#3. Jurlique Purely Bright Radiance Serum | I just love saying the name, “Jurlique.” It reeks of elegance and class and rolls off the tongue in such a sexy manner. Unfortunately, I can’t say it did much else for me. I very much enjoyed the scent and the texture of this light serum, but didn’t necessarily see a drastic improvement in my skin. I wouldn’t say it was very moisturizing either. The caveat when using skin products that tout “radiance” often take weeks before physically seeing results, if there are any. As such, I can’t say that I was at all impressed. Perhaps this product would work better applying just before another more potent moisturizer in my situation. At $58 full-sized, I’m not inspired to go any further with the serum at this time. And though I’ll finish the sample, my skin should always feel well-hydrated after use. I don’t care how much it costs. I’d suggest using a back-up form of moisturizer if you have drier skin while using this product.
#4. INIKA Certified Organic Eye Liner | The first word that came to mind when I unearthed this pencil out of the box was, “genius!” It’s not much, but to have an actual pencil sharpener conveniently located on the liner in cap form is not only practical, but clever. Never again will you have to dig through your make-up bag to find a sharpener when your eyeliner needs to be sharpened. I can’t be the only one who grunts in frustration the moment you need a pencil sharpener and can’t readily find it? (Bueller?) Aside from this nifty function, the liner itself is not too shabby. I received the eclectic “Green Lagoon” color and found the iridescent factor gave it a unique glow. The color is not something I would have naturally gone for, but it brought a pop to my eyes as well as a change of pace. I liked it! Where this liner is on the weaker side is in longevity. Sure, the color was still there, but not nearly as strongly as when I’d first applied. Points for it still showing up though. And bonus points for the essential oil and plant-based ingredients making this liner natural and easy to apply.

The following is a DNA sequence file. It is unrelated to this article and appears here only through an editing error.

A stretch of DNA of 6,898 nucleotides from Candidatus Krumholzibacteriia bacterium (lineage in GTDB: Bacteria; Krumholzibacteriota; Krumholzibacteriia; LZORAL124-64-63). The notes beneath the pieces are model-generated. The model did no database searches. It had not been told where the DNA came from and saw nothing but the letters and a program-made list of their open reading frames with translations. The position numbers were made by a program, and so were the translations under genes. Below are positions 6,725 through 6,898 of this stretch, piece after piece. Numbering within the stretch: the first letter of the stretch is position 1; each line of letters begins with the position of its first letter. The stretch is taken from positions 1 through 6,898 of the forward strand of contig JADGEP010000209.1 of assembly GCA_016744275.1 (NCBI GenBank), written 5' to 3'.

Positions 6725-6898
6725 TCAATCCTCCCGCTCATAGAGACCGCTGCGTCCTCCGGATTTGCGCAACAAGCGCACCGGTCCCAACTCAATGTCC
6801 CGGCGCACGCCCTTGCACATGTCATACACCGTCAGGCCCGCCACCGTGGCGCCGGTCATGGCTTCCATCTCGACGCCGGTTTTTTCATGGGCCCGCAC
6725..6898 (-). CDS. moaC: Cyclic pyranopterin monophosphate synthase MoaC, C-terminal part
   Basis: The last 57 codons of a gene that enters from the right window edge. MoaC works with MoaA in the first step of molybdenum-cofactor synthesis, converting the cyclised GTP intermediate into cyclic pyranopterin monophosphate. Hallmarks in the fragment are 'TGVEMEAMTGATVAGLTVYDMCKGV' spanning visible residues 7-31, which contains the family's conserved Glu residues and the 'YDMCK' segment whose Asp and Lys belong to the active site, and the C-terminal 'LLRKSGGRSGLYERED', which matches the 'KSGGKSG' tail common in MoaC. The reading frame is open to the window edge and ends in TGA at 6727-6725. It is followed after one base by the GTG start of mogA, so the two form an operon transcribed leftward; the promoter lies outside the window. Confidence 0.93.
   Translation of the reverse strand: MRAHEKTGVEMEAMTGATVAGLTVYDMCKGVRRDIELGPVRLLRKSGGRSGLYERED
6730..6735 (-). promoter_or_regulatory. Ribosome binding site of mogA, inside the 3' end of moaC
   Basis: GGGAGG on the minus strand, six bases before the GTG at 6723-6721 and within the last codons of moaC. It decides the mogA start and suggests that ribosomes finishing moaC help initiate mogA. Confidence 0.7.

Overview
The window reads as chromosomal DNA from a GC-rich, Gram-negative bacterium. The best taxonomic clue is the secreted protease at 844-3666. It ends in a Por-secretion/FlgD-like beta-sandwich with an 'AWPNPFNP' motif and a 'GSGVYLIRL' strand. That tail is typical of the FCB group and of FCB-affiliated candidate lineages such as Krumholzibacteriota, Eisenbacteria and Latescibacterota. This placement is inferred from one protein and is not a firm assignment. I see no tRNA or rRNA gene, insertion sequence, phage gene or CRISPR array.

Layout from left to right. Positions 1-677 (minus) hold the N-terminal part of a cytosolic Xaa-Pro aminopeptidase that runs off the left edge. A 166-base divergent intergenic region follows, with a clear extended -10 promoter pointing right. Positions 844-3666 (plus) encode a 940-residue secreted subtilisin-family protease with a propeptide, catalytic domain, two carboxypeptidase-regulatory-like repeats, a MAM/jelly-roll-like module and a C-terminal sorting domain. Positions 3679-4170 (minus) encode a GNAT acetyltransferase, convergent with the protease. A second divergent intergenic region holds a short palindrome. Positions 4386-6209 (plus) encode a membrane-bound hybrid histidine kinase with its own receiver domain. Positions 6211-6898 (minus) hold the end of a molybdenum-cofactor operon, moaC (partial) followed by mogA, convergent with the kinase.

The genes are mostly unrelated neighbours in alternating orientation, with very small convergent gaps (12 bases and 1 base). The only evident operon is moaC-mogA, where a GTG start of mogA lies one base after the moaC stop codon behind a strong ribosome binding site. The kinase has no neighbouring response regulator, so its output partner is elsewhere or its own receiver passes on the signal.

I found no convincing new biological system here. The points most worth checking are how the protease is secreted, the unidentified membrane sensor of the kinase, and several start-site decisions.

Overall: Is it wrong to like this more for the gimmick of the sharpener attachment, than for the liner itself? It’s not a bad liner and the whole organic aspect helps. I’d spend $20 on this liner, but in a more everyday wearable shade. Bright green eyeliner works, just not daily.
#5. Ghirardelli Intense Dark Cherry Tango | Hey, it’s chocolate. What more is there to say!?!
Overall: Win. Win.
#6. Jurlique Purely Bright Cleanser | Complaint #3 this month (outside similar and under-performing products) is sample sizes. Look, I get that Birchbox is designed to introduce you to, then sell you high-end beauty products. However, I have a huge problem when receiving sample sizes so small that I can’t get a real read or feel for them. This Jurlique sample might as well not have come at all. I barely got 1.5 uses out of this cleanser and the sad thing is that I liked what I did use. It had a luxurious, creamy texture, an enticing scent, and the fine exfoliating beads were a pleasant addition when washing my face. Again, I surely won’t be detecting any “radiance” or new-found “brightness” after 1.5 uses so I can’t comment on that aspect. I must admit that even after such a pitiful excuse for a sample, my skin felt clean and rejuvenated at the very least. However, this stuff is $28 full-sized. In an ideal world, I would like to use it at minimum 3-5 days before committing to spending this much money on a cleanser. This is pretty crucial in such a competitive section of the beauty market. Do you know how many facial cleansers there are in the world?
Overall: Pitiful sample size = not happy. A pretty positive experience despite said pitiful sample size. I’ll pass on principle alone.
Many month’s are fantastic, some not-so-much. This was a not-so-much month.
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(I’m not affiliated with Birchbox outside of just being a fan…with an opinion.)